The Ideal Christmas
Gift for Joyce Fans

By Irish America Staff
December / January 2001

How’s this for a stocking stuffer? On December 14 Christie’s New York will offer a newly discovered manuscript of a chapter of James Joyce’s Ulysses. The manuscript is an early draft for the Circe episode, the longest and arguably most important of the novel’s 18 episodes. It consists of 27 large sheets covered with dense handwriting, with additions on the back in Joyce’s own writing. Every page is filled with corrections, deletions and additions in the margins. It is expected to realize between $600,000 and $900,000 at auction.

“This work is of enormous importance to Joyce scholars, and will almost certainly furnish new insights into the creation of the work,” maintains Christie’s manuscripts specialist Chris Coover. “No manuscripts of any part of Ulysses were believed to exist in private hands.”

The manuscript is accompanied by the original postmarked envelope, addressed in Joyce’s hand, which was sent to American collector and lawyer John Quinn. It was Quinn who successfully defended the American publishers of the Little Review in 1921, when their serial publication of Ulysses led to their being charged with the publication of obscene material. Quinn was also the owner of the only complete manuscript of Ulysses, which he purchased from Joyce.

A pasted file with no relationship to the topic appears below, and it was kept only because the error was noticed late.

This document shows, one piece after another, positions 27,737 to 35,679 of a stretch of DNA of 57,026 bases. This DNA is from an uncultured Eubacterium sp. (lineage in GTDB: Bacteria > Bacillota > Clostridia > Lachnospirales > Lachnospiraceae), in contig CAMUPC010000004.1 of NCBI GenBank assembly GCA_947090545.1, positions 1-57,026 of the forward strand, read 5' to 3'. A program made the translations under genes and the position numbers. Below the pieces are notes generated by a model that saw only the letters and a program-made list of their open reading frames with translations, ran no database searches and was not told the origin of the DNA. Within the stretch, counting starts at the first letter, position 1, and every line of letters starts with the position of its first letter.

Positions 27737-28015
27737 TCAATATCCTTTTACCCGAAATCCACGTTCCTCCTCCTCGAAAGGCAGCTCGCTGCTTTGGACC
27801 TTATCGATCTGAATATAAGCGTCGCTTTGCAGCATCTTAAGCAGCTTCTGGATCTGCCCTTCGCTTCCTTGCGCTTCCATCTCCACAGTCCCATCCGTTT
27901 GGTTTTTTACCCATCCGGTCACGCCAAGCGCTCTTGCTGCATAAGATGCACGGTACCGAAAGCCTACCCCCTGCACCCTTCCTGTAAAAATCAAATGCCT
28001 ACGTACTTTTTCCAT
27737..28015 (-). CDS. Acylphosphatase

That manuscript is now in the Rosenbach Library and Museum in Philadelphia. ♦

Leave a Reply




Share



More Articles

Eavan Boland

Irish poet, author, and professor Eavan Frances Boland passed away at her home in Dublin on Monday April 27th at the...

More

News: Sinn Féin Surge
in Irish Election

The Irish people went to the polls on February 8 to elect a new government. Almost a month later, that government has...

More

News: Ireland’s Best
Vacation Destinations

The best hotel and tourism operators in Ireland were recently recognized at the 30th CIE Tours International Awards of...

More

News: Museum of
Literature Opens in Dublin

Ireland has a new landmark cultural institution. The Museum of Literature Ireland (MoLI) on St. Stephen’s Green in...

More